Diagonal Cracks in Foundation and Walls
Diagonal cracking is an inclined crack beginning at the tension surface of a concrete member. Steep diagonal cracks appear in concrete foundation due to point loads that exceed the compressive strength of the concrete. This type of failure, known as settlement, can happen due to “volume changes in clay soils due to fluctuation in their water content, increased pressure on a portion of the foundation, or long term consolidation of compressible clay under the foundation” . If the soil under the footing cannot stand the compression force from the weight of the foundation and house/building, then the structure will sink and any adjacent walls that are adequately supported will resist this movement.
In addition to diagonal cracking caused by external effects, it can also occur from internal problems. Diagonal shrinkage cracks can occur in a concrete wall due to “improper mix or improper curing at the time the concrete was set in place” . It is important to make sure that there is adequate soil to place the foundation/structure, and that the mix and curing of concrete was done properly.
Concrete walls tend to display vertical cracks but settlement or frost heaving at a corner of a concrete wall can produce diagonal cracks or breaks in that location. Steep diagonal cracks may also appear in concrete foundations due to unusual point loads that exceed the compressive strength of the concrete (maybe it was weak concrete not high loading), and we’ve seen steep diagonal cracks in poured concrete and other high-rise masonry buildings exposed to frost damage.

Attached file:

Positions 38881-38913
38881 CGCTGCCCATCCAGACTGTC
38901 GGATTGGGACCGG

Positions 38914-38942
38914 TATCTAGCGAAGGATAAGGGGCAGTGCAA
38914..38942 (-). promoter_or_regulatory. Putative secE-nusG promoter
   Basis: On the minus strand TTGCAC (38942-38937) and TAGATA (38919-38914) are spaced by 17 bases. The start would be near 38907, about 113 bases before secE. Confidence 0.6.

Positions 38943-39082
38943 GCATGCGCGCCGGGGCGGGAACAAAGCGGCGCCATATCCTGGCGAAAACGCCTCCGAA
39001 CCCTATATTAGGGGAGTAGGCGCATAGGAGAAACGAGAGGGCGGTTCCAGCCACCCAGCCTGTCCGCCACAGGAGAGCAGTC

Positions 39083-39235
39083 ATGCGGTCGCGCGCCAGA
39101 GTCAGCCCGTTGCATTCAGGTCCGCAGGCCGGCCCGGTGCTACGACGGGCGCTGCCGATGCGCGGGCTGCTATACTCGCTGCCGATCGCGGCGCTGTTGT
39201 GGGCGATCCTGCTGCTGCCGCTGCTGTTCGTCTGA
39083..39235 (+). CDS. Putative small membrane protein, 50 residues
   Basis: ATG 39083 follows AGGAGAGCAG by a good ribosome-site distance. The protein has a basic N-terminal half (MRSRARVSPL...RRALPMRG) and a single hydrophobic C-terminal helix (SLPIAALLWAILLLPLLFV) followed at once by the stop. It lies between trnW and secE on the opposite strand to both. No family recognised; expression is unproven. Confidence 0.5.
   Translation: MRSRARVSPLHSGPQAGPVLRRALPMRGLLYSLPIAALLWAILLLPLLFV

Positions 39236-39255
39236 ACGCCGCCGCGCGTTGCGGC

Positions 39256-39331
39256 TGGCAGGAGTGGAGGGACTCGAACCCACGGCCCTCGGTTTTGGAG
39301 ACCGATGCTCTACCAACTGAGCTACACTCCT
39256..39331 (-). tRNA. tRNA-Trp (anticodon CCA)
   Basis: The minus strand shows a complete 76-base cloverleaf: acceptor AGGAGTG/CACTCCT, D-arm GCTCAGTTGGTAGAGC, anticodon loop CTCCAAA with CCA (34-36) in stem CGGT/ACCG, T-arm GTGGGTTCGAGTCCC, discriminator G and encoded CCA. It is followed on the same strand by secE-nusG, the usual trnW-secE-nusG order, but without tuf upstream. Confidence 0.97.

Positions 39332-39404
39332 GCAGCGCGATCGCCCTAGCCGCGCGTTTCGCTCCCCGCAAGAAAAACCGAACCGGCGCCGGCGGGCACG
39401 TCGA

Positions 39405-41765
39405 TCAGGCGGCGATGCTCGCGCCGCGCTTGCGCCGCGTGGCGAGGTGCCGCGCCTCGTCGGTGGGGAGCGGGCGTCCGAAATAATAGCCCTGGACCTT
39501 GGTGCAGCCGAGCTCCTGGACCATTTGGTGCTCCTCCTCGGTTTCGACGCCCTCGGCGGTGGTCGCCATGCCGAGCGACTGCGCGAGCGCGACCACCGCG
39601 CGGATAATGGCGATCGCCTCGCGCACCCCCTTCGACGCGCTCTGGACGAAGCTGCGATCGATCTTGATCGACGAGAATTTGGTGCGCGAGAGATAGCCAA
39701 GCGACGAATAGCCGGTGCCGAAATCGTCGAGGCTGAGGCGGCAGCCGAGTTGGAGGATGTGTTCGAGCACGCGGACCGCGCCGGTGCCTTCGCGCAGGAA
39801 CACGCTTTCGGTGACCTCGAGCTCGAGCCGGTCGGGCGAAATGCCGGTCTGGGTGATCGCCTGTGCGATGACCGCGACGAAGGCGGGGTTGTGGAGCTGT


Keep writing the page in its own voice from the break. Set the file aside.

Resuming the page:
: But in this photograph of a diagonal crack in a poured concrete foundation, we are almost certainly looking at a large shrinkage crack. Notice that discontinuity in the crack pattern?
Diagonal Step Cracking in Concrete block or Brick Walls Caused by Vertical Movement
Diagonal cracks which emanate from the corners or windows, openings, or other changes in the shape of a wall (or slab) are called reentrant cracks and are a form of shrinkage crack. Temperature and shrinkage cracks in foundations may appear within days to several years after the home is occupied.
Vertical movement in a concrete block or brick wall might appear as either vertical cracks but more often as step cracks in which the crack pattern follows the mortar joints between the masonry units in a stair stepping pattern. In this photograph, major vertical dislocation, foundation settlement, has caused large step-cracking in the concrete block foundation wall. In addition to diagnosing and correcting the reason for this settlement or foundation movement, this section of wall will probably have to be rebuilt.
Where step cracks are present, if you draw an imaginary line at right angles (orthogonal) to the diagonal formed by the stairstepped cracking, the downwards direction of the line will generally point to the center of the point of downwards (or up and down) movement in the structure.
But unfortunately even this “rule” has exceptions. In Florida we observed a concrete block home with step cracking high in some of its walls. The cracks were traced to settlement at the other end of the building which was responding to soil subsidence over a sinkhole.